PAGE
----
New COVID-19 cases in the US may be on the decline but some officials across the country's heartland reported worrisome news this week.
Kansas Gov. Laura Kelly said Monday the state had reached an "unfortunate milestone" by reporting at least one case of the virus in every county.
The state's infection rate, she said, "continues an alarming trend in the wrong direction."
To make matters worse, Kelly said, as college students return to campus, several clusters have been reported at universities across the state.
Last week, the University of Kansas reported more than 80 cases of the virus. The college is among dozens of others across the country that have reported COVID-19 cases after students moved into dorms.
In Kentucky, Gov. Andy Beshear warned cases could spike again as the state reported more deaths last week than "in any other week battling the virus."
Beshear said the state is seeing "troubling signs" and is at "the same moment that Kentucky was at in the beginning of the summer."
"More people are trying to get out of the quarantine than the health department has recommended," the governor said.
The governors' messages come as the country's seven-day average of daily deaths dipped below 1,000 over the weekend for the first time since July, offering hope that the summer surge may be waning.
But with experts' grim forecasts for what the fall and winter could look like in the US, health experts say now isn't the time to ease prevention measures.
US Centers for Disease Control and Prevention Director Dr. Robert Redfield expressed concern last week about the heart of the country getting "stuck," while other parts of the US, including across the South, were reporting improvements.
"That is why it's so important for Middle America to recognize the mitigation that we talked about ... it's for Middle America too, the Nebraskas, the Oklahomas," Redfield said. "We don't need to have a third wave in the heartland right now."
The US has recorded more than 5.7 million infections and at least 177,276 deaths, according to Johns Hopkins University.
The role super spreading events play
Throughout the summer, US leaders and health officials have cautioned against large social gatherings saying it was those types of events that helped fuel a surge in positive cases.
Earlier this month, a Georgia study showed super spreading events have been especially important in driving the pandemic in rural areas.
But the warnings haven't brought the gatherings to a halt.
In South Dakota earlier this month, thousands from all over the US gathered for the Sturgis Motorcycle Rally, a massive annual event that usually brings in about 500,000 tourists. Experts said the event had the potential to become a super-spreader event.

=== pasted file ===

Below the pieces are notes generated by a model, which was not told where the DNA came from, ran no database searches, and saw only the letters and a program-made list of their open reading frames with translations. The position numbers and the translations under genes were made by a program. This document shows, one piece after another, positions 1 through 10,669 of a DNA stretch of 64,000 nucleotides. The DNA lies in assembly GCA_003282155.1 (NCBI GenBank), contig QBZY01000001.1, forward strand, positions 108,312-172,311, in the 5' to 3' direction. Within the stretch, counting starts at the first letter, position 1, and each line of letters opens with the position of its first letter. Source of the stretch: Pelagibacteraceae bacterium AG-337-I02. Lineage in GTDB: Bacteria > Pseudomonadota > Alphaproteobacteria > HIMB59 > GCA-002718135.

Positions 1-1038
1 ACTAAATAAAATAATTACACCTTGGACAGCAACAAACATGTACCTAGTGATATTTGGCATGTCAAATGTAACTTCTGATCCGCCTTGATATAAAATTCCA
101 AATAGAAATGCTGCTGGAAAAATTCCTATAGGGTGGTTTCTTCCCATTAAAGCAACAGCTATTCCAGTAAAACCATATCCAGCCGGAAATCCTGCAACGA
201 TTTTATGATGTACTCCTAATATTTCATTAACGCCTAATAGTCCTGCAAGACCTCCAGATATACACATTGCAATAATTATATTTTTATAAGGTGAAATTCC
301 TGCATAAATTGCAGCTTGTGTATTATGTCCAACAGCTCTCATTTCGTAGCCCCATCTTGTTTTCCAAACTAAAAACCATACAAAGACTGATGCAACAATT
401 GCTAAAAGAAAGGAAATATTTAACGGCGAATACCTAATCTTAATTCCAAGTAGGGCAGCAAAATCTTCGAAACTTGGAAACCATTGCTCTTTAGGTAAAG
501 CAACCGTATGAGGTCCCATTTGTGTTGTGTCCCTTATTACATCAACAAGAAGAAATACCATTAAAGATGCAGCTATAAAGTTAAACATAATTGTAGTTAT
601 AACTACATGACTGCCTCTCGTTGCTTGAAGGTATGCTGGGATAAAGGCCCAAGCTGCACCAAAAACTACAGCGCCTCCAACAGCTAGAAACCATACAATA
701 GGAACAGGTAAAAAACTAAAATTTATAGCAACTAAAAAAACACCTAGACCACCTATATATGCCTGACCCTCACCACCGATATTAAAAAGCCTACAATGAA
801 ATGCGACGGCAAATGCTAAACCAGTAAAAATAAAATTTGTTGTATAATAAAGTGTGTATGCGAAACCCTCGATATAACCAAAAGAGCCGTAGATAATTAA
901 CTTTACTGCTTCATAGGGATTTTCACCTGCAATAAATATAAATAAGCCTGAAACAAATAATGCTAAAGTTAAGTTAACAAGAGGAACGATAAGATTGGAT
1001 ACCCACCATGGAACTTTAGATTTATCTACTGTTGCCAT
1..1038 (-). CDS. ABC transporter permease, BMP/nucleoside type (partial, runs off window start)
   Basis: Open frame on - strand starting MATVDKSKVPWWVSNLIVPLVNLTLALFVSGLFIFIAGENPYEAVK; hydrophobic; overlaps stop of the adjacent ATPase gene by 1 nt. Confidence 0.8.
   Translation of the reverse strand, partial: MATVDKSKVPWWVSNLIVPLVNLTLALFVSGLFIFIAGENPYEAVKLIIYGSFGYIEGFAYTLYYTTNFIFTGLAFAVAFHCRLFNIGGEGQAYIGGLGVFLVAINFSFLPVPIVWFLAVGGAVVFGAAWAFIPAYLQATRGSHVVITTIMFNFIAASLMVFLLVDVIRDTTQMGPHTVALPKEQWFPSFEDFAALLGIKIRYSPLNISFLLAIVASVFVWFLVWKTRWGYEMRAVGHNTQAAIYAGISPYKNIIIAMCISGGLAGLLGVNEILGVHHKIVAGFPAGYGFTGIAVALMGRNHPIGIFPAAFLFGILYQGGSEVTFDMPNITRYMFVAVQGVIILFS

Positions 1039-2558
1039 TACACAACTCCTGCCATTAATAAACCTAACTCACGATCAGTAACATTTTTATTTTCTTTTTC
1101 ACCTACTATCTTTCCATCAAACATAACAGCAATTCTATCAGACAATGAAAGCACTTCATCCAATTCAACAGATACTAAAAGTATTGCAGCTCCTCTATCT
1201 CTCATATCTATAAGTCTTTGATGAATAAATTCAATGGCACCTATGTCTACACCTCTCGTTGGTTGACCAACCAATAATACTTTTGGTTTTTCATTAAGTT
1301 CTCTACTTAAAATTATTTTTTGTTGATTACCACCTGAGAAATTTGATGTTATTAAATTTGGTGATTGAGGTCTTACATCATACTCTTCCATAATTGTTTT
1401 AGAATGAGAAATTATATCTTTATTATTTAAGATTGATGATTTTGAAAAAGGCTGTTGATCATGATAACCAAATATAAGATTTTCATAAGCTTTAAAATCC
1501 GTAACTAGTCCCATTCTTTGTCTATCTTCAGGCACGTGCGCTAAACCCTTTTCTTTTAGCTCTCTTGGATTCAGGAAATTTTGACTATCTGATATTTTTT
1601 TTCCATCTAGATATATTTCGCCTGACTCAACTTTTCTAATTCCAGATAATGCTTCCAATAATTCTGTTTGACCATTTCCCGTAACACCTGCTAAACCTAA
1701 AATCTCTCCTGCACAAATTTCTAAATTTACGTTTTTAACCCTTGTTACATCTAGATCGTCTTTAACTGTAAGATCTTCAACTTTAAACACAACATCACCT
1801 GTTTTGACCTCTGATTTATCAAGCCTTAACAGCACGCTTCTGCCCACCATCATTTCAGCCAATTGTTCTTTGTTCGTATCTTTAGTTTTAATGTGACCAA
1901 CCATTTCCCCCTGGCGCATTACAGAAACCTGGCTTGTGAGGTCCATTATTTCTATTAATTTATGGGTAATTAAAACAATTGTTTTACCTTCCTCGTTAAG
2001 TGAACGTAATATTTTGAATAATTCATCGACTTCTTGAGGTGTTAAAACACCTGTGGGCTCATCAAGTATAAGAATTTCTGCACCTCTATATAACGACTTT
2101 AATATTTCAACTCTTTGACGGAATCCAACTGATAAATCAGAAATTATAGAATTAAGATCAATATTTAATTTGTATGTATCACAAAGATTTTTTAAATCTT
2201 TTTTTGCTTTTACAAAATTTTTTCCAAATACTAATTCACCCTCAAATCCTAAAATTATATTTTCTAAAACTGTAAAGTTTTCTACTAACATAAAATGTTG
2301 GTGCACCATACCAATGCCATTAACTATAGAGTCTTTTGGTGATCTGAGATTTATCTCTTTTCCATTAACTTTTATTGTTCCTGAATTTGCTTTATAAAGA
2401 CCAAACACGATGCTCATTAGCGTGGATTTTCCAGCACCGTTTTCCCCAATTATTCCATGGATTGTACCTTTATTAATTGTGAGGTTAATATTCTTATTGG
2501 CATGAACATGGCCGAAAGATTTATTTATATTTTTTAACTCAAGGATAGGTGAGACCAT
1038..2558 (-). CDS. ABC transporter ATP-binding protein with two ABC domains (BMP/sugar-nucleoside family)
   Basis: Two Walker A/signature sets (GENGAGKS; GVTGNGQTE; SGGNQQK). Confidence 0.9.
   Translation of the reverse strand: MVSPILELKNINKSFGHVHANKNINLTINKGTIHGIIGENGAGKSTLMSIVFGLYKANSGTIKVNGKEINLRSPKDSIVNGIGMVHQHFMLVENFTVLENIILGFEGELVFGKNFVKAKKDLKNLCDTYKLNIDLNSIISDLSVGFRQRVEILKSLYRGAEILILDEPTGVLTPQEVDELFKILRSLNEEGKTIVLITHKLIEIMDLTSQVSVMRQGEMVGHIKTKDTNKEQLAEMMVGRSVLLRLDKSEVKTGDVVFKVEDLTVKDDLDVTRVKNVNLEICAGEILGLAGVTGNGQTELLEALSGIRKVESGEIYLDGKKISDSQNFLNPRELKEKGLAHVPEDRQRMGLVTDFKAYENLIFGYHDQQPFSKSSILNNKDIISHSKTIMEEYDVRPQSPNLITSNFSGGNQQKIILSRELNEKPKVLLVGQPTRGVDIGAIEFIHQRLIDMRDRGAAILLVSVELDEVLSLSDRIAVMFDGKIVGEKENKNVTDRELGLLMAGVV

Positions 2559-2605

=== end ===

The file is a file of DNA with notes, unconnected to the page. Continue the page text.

Now dozens of cases across several states are being linked back to the rally.
In Minnesota, at least 27 cases were linked to the rally, two of which were people who worked or volunteered at the event, according to Kris Ehresmann, the Infectious Disease Division Director at the state's health department.
At least seven cases in Nebraska's Panhandle region have been tied to the rally as well as at least two cases reported by South Dakota officials.
One positive result was a person who worked at a tattoo parlor in Sturgis, while the other was an individual who spent hours at a bar during the rally.
Last week, Maine CDC officials issued a citation to a venue that exceeded the indoor gathering limit of 50 individuals when it hosted a wedding reception earlier this month that has since been linked to a COVID-19 outbreak.
More than two dozen confirmed cases were associated with the wedding and reception. One of the individuals that tested positive following the wedding reception has died, Robert Peterson, the CEO of Millinocket Regional Hospital, said in a statement.
Iowa officials confirm first child death
Iowa's health department confirmed the first death of a child from COVID-19 complications in a news release this week.
The child was under the age of five and died in June, according to the release. The child also had "significant underlying health conditions," health officials said.
Earlier this month, a 6-year-old girl became the youngest person in Florida to die of COVID-19 complications.
In July, health officials reported the death of a 9-year-old girl who also died of COVID-19 complications. Kimora "Kimmie" Lynum had no known underlying health conditions, her family said.
The children's deaths come as many schools across the country have welcomed students back to class, while others have opted to begin the year remotely.
Last week, the CDC updated its school guidance in order to better inform administrators' decisions about opening schools and limiting risks.
The guidelines say in general, children are less likely to have severe symptoms than adults. The risk of teachers, school administrators and other staff will, however, "mirror that of other adults in the community" if they get sick, the guidelines said.
Some colleges have also opted to go online while others, who welcomed students back to campus, have -- in some cases -- reported hundreds of COVID-19 infections.
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